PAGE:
My First Web App, Part 3: Appsessed

Read: My First Web App, Part 1: The Origin Story
Read: My First Web App, Part 2: I Was A Weird Kid


As we saw in Part 1, one day I made a little tool to help me do tasks I was procrastinating on that I didn’t want to do.

In Part 2, we saw that I am a Creator type person and I had tried to make other products for people before. I had never launched any.

What changed? What made me KNOW that I was going to finish THIS one and actually put it out into the world? How did I get appsessed?


More specifically, I started showing it to some of them. I brought my laptop to my café hangouts with friends. I cornered people I knew and didn’t know at a tech conference. I called up folks back home on Skype. My process was I wouldn’t tell them anything about it, just ask them to spend 10 minutes to take a look, tell me what they thought it was, and give it a try.

This was such a vast difference from the couple of products I had user tested before.

Many people lit up when they used it. Most said it would be really great if I only changed this or that.

And so I started a process of appsessively testing, revising, testing, revising. I showed it to so many people.

By the last round it had achieved perfection. So I thought. Every single person had sparkle eyes for it, gushed over their favourite part, and asked when it would be ready.

This was the Fall of 2016. I thought it was ready.

Until …..the last person to test it……


To be continued…

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My First Web App, Part 2: I Was A Weird Kid

Image: Eight year old me (sitting) and my cousin when she was nine (standing). I believe this was a skit with songs that we inflicted on our parents.


Read: My First Web App, Part 1: The Origin Story


I’m a Creator. I love making things. Both as a kid and as an adult I’ve made poems, songs, skits, simple video games, and plans for how-to books. (I was a weird kid.)

As an adult add to that: unique performance art shows, new workshops, and businesses no one else has done before. (I’m an eccentric adult.)


I had tried making digital products before.

I have a little wasteland on my computer — no, a little… Dreamland! — of half-concocted ideas, courses, apps, and systems that I fully intended to make public some day. I even got as far as user testing a couple of them. (They failed said testing.)

In the Spring/Summer of 2016 I had about 5 ideas on the go that I was sure that, as soon as I did some market research, I would know which ones to finish. I didn’t know how to do market research though so I kept putting it off.


And then on July 14th, 2016, on that adorable, rickety, old Montreal apartment’s balcony with the plants, this web app concept happened. Read the first origin story. It didn’t matter to me that I hadn’t researched it. It didn’t matter to me that I hadn’t user tested it. It didn’t even matter to me if people wanted it. At that moment, I knew it had to happen. I needed it. I had a feeling in my heart that other people out there wanted and needed it too.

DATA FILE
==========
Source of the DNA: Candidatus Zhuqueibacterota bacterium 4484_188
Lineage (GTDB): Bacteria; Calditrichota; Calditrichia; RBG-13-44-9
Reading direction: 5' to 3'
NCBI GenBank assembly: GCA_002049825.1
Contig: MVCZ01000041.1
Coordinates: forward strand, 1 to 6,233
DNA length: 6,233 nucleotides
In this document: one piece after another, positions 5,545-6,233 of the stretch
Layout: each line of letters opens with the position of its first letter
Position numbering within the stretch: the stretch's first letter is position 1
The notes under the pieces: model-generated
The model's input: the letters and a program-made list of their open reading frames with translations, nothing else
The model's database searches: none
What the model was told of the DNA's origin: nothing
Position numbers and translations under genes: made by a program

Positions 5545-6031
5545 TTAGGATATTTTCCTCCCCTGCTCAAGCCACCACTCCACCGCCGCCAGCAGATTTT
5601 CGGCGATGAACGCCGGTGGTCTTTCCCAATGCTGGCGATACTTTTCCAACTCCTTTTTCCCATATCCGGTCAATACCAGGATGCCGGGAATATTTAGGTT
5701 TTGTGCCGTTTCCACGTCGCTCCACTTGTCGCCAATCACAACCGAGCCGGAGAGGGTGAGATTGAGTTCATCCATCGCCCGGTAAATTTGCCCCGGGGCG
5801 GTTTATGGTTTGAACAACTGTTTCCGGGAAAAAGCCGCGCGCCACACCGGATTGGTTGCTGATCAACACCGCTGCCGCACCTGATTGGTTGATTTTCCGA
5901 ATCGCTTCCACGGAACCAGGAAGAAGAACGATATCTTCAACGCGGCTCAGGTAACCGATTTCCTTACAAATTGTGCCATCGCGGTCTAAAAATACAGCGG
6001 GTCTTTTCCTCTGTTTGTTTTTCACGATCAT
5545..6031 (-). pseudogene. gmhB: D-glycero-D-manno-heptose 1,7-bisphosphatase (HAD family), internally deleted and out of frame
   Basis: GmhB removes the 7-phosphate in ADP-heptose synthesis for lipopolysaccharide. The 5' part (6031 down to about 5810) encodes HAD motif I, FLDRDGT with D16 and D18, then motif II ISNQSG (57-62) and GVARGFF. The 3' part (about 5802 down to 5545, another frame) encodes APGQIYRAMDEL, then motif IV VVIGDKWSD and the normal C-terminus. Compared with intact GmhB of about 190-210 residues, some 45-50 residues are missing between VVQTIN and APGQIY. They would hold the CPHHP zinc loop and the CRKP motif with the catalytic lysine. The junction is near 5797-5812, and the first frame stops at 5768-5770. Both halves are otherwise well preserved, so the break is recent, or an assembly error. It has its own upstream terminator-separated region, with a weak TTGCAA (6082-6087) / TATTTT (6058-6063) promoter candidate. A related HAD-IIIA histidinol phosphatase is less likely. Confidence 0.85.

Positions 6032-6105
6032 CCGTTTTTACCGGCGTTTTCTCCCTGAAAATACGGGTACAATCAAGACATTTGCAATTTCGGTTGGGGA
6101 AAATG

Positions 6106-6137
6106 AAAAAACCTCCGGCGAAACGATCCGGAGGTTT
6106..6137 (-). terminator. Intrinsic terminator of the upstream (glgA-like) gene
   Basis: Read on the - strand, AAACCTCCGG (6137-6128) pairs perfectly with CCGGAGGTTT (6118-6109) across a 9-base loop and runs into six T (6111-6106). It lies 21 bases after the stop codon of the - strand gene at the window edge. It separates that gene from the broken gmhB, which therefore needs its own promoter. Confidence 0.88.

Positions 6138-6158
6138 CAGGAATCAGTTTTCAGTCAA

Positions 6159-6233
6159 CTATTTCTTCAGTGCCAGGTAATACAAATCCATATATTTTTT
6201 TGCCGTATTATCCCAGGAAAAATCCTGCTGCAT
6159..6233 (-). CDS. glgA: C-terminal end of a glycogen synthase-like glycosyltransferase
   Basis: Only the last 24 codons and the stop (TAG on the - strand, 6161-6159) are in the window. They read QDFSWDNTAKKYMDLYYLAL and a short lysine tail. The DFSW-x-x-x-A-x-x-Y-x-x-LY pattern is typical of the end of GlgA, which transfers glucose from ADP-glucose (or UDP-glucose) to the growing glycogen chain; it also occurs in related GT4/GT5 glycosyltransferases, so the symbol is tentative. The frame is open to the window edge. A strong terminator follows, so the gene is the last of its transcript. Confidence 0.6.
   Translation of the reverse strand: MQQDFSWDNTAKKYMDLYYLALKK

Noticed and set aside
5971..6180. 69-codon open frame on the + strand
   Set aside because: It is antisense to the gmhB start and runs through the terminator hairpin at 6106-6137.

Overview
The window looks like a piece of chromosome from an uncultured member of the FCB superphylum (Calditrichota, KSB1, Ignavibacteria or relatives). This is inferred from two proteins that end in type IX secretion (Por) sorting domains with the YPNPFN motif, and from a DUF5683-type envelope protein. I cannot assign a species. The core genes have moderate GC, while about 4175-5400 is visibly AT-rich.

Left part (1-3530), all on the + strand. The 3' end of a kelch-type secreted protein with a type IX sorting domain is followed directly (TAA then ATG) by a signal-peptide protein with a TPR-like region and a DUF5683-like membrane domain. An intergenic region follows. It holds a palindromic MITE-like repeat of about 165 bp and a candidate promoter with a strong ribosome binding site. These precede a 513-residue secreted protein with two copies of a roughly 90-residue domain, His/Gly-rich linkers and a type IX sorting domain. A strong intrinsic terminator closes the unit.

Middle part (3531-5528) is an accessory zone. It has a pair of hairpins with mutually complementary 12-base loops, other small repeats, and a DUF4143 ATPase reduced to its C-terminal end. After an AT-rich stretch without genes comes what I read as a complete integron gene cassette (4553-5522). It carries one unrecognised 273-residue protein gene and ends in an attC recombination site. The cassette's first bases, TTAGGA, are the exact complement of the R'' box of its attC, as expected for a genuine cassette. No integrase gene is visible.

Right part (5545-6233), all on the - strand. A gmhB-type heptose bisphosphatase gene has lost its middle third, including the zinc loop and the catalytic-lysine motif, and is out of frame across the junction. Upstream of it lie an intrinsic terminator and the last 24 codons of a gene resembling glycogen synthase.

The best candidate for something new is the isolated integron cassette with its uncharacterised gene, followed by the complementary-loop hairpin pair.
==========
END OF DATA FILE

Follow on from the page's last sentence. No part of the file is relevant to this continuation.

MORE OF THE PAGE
I began working on it obsessively for the next few months. It’s a simple little tool but it has a lot of details — user-wise and coding-wise.

What clinched the deal for me? What made me KNOW that I was going to finish this one and actually put it out into the world for real? How did the idea get validated and the obsession to complete it get lighted?


Read: My First Web App, Part 3: Appsessed

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My First Web App, Part 1: The Origin Story

Image: Jill Binder on the rickety balcony in Montreal with the plants and the view of the brick buildings, July 2016


On July 14th, 2016, I was being pretty hard on myself.

Normally a Vancouverite, I was sitting in my July-in-Montreal sublet adventure—on the rickety balcony with the plants and the view of the brick buildings—and I was staring at my screen.

I had a website coding deadline for a client.

I didn’t want to do it.

That’s not right. I wanted to do it, but I just… couldn’t. All I had in me that day was staring, not doing.

“Well this is silly,” I told myself. “I’m a productivity nerd. I’ve lectured friends about productivity a thousand times. I know how to do this. In fact, I could write out the steps to do this and then follow those steps.” (I love lists and steps.)

Before I knew it, I had written out an (unpublished) blog post.

Was I then ready to do the thing? No, I had more procrastination left in me. “It would be better if I had a web page that walked me through doing these steps, carrying the info forward to each step, giving me a timer, etc. Then I will be able to focus on my work easily.” (I have excellent procrastination logic.)